Having considered it long and hard, I’ve decided that any form of introductory paragraph with any real substance would simply detract from the list below. As such, all I’ll say is that 2018, like every year, has given us some top quality metal releases. So have a look at my top picks for 2018, and hopefully you’ll find a new band to obsess over…
November was a strong month for metal. Both death metal and doom are well-represented below, but as we’ll see more than just those two genres produced some great records in the past month. November saw a strong showcase for UK talent too, as five of the below bands are all from this country. Continue reading
I found myself drawn to this album quite naturally. The band name, their logo, the album cover, it all said to me quite clearly “Listen to me, you will like me…”. Seeing that the band were on Rising Nemesis Records sealed the deal, so I pressed play and prepared myself for… Continue reading
This is technical death metal that’s relatively low key in how it shows off, choosing the usually superior route of concentrating on the actual songs themselves rather than ostentatious showmanship. A wise choice. Continue reading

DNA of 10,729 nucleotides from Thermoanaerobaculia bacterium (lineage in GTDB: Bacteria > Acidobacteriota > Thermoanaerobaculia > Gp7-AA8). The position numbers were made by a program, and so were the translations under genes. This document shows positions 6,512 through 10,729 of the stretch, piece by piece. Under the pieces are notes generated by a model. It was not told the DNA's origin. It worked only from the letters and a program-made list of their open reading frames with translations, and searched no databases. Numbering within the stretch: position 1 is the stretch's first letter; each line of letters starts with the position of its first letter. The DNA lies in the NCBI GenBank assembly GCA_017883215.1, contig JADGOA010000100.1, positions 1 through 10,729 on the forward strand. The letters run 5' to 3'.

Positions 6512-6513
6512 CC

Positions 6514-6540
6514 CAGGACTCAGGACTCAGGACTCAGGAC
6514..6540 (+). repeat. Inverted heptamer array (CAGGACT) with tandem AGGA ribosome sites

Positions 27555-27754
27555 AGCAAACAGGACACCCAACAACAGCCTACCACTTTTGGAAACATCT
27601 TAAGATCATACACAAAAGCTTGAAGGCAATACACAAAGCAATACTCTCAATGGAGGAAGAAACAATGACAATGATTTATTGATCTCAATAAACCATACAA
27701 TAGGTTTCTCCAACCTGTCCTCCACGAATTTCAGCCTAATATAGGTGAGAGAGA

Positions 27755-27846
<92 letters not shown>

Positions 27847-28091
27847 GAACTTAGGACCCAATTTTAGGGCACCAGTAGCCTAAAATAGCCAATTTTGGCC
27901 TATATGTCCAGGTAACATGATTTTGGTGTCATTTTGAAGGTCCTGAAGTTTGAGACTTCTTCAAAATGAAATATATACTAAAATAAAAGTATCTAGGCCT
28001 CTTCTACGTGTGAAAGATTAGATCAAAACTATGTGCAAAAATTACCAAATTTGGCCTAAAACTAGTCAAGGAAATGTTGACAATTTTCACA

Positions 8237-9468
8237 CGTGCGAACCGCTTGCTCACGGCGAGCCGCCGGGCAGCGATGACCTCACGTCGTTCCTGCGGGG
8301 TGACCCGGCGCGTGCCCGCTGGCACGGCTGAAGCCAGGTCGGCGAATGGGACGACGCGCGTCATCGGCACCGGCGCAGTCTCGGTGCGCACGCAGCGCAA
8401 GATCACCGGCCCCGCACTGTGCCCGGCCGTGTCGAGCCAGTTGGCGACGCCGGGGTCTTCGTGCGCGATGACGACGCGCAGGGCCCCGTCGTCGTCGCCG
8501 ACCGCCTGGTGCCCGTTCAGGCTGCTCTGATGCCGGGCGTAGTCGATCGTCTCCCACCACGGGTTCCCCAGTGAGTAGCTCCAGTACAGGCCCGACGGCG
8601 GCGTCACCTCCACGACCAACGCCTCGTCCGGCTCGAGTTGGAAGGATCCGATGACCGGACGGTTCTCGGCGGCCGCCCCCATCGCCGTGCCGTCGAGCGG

Śūnyatā is 30 minutes of instrumental music that combines elements of progressive, technical and death metal together to form an engaging and thoughtful listening experience.
Atheist, Cynic and Death are the Continue reading
Psycroptic’s brand of Death Metal is sharp and finely edged, honed to a fine killing point through years of mastercrafted precision and expertise.
As such, they offer us 9 tracks of advanced-level Technical Death Metal over 39 minutes.
They’re not a band to get overly technical at the expense of the song though, as there are plenty of songwriting skills on display here too.
They also know how to write some emotive passages that have a kind of modern Blackened feel to them, almost akin to some of the harder, faster sections that bands like Enslaved do so well.
The vocals are aggressive shouts that also bring in semi-cleans and screams as appropriate. It’s typically the semi-clean parts that are the most emotive and remind most of a Technical Death Metal version of Enslaved, if you can imagine such a thing. Well, imagine no more!
They’ve incorporated a decent amount of variety on this release too, which, alongside the well-composed song structures, stops the album from becoming a one-dimensional blur of technicality.
I love the Progressive Metal elements of these songs, which help impart the feeling of a journey through Hellishly complicated waters with only the band as guides.
The playing is impressive all-round, of course, but I feel compelled to give special mention to the drummer as he puts in an astounding performance, especially for someone with, (presumably), the normal number of limbs.
An exceptionally good album.